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HERE can be no doubt about the quiet, but steady, increase of interest in etching. This does not mean, however, that all people who look at etchings without being awed or bored, and with an appreciable amount of pleasure, can give an intelligent answer to the question, "What is an etching?" In fact, an attitude frequently encountered even among admirers of the art is that of diffidence before the mysteries of processes technical.

And yet, when these processes are explained in simple, straightforward manner, the public shows an interest. The exhibition illustrating the making of an etching, held in the print gallery of the New York Public Library, drew thousands of visitors, many of whom had ap

parently had little or no previous knowledge of the subject.

This interest in methods is not only natural, but necessary. Appreciation of etching must be based in part on knowledge of the manner of production. In an art of any kind the medium-that is, the tool with which and the material from which a work of art is produced-must inevitably leave its impress on the result. Every medium has its limits and its possibilities; the artist must respect the one and avail himself to the full extent of his power of the other. Bracquemond once said that a work of graphic art must bear on its face, undisguised, the characteristics of the technic by which it was produced.

What wide diversity of expression can be given to one and the same medium may be seen in the case of etching by comparing the work of such men as Rembrandt and Jacque, Whistler and Bracquemond, Haden and Ostade, Meryon and Buhot, Breenberg and Brangwyn, Lalanne and Jongkind, Lepère and Zorn. Each of the two here coupled represent strong, sometimes antipodal, differences in method, in

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An aquatint from Goya's "Caprichos"

fluences, point of view, and subject; yet all of them understood and expressed the nature of the medium, and all worked fundamentally with the same materials, copperplate, etching-needle, and acidmaterials that have been essentially the same for three centuries.

On one side of a polished copperplate the etcher lays a thin coat of so-called etching-ground, which may consist of white wax, mastic, and asphaltum. This is smoked over, and the design is drawn on the plate thus prepared with a steel point-the etching-needle. As this needle pierces the ground and lays bare the copper, the lines that it traces stand out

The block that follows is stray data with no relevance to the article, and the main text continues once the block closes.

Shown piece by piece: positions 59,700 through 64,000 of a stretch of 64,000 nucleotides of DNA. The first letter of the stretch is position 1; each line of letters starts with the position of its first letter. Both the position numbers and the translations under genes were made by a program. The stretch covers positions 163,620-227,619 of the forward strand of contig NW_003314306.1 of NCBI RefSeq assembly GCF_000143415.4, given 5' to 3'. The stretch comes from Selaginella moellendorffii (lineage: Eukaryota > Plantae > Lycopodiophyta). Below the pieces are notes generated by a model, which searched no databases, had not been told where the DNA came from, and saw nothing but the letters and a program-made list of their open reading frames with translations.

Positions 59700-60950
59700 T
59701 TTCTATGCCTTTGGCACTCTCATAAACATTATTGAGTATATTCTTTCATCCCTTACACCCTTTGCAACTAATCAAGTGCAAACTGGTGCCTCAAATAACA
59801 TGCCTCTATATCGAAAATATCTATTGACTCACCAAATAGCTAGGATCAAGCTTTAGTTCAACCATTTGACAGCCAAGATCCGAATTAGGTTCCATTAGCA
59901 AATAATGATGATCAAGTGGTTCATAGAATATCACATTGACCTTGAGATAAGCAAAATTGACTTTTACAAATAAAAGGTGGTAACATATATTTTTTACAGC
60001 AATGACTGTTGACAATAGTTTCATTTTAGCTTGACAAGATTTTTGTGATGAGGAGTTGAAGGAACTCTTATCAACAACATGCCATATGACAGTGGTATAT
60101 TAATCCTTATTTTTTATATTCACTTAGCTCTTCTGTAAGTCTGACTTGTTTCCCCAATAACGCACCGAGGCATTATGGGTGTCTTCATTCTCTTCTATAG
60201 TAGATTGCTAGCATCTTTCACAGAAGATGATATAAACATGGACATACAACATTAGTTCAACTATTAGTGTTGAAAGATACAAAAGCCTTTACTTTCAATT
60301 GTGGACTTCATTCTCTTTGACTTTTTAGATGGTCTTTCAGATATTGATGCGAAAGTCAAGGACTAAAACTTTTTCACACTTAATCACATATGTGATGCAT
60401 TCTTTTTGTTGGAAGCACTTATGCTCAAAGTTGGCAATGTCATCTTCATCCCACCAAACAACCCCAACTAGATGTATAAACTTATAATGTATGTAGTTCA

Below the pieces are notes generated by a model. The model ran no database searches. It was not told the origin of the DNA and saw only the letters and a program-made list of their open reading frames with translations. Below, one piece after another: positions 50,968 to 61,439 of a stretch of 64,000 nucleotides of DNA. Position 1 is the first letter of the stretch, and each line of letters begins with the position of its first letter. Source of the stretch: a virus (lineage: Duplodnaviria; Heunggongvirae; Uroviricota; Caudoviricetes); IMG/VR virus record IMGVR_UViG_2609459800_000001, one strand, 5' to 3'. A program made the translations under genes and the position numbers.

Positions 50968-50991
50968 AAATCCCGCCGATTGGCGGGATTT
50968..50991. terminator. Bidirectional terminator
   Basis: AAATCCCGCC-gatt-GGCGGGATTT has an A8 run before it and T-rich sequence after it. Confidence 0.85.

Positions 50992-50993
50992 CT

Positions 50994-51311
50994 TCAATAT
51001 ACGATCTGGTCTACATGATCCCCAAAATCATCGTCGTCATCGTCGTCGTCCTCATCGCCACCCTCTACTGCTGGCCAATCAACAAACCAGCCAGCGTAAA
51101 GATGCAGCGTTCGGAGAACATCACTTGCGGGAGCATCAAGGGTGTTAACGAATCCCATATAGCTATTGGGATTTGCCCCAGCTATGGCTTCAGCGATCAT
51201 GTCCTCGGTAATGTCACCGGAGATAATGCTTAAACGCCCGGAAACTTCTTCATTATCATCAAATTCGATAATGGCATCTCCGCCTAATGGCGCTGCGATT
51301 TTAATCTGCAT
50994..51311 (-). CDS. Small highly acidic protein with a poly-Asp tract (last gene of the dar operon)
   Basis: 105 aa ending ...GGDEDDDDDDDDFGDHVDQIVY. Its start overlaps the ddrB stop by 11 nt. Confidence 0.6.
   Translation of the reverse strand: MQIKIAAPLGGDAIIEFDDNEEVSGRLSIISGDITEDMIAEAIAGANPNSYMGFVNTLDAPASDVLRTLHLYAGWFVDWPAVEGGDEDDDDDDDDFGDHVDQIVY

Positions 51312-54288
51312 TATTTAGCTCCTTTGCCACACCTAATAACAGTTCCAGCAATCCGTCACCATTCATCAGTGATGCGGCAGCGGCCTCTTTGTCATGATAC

brightly against the solid black of the smoked surface, which, of course, was smoked with that purpose in view. Thus far the copper has simply been laid bare wherever the point has passed, and nothing has been done to create a printing surface. That is the work of acid. The plate, its back protected by a coat of var nish, is placed in an acid bath, and wher ever the copper is exposed the acid makes its attack. Furthermore, since some portions of the picture are to appear darker and stronger than others, the plate is taken from the acid when the lightest lines of the picture have been bitten into the copperplate by the acid, and these parts are

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An etcher's studio
From Bosse's treatise on etching, 1758 edition

act on such portions as are still unprotected. The process can be repeated until the last biting, which adds the finishing touch to the portions which are to appear darkest, and which have been subjected to

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the action of the acid during all the consecutive bitings.

When the work of the acid is finished, the ground is cleaned off, ink is applied,

and the plate, with a sheet of paper laid over it, is made to travel between the two rollers of a copperplate press. The great pressure draws the ink out of the lines bitten into the copper and transfers it to

"Nocturne Salute," by Whistler
There are very few lines, the effect being produced by manipulation of the ink on the surface of the plate

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the paper. The ink thus lies on the surface of the paper in ridges that, where the lines have been very deeply bitten, -as in Haden's "Calais Pier" or in some plates of Turner's "Liber Studiorum,"-are of a very appreciable thickness.

Now, in the process itself are to be found the reasons why etching has served preeminently as a means for original expression as a painter art. We speak of "painter" or "original" etching, the direct product of the artist's intent, as distinguished from reproductive etching, in which the works of other artists are reproduced by the etcher. The needle in

the hand of the etcher plays freely over the plate, and to the resultant freedom and spontaneity is added the effect of the irregular action of the acid, which adds a further quivering vivacity to the line. But the artist's possibilities extend even to the inking. Before attempting to print, the ink that has been applied to a plate must obviously be removed from the surface, leaving only that which has lodged in the bitten lines that form the printing medium. There is a difference, however, in the manner of removing the ink. It may be taken off cleanly, so that the lines print almost as sharply as those of a name

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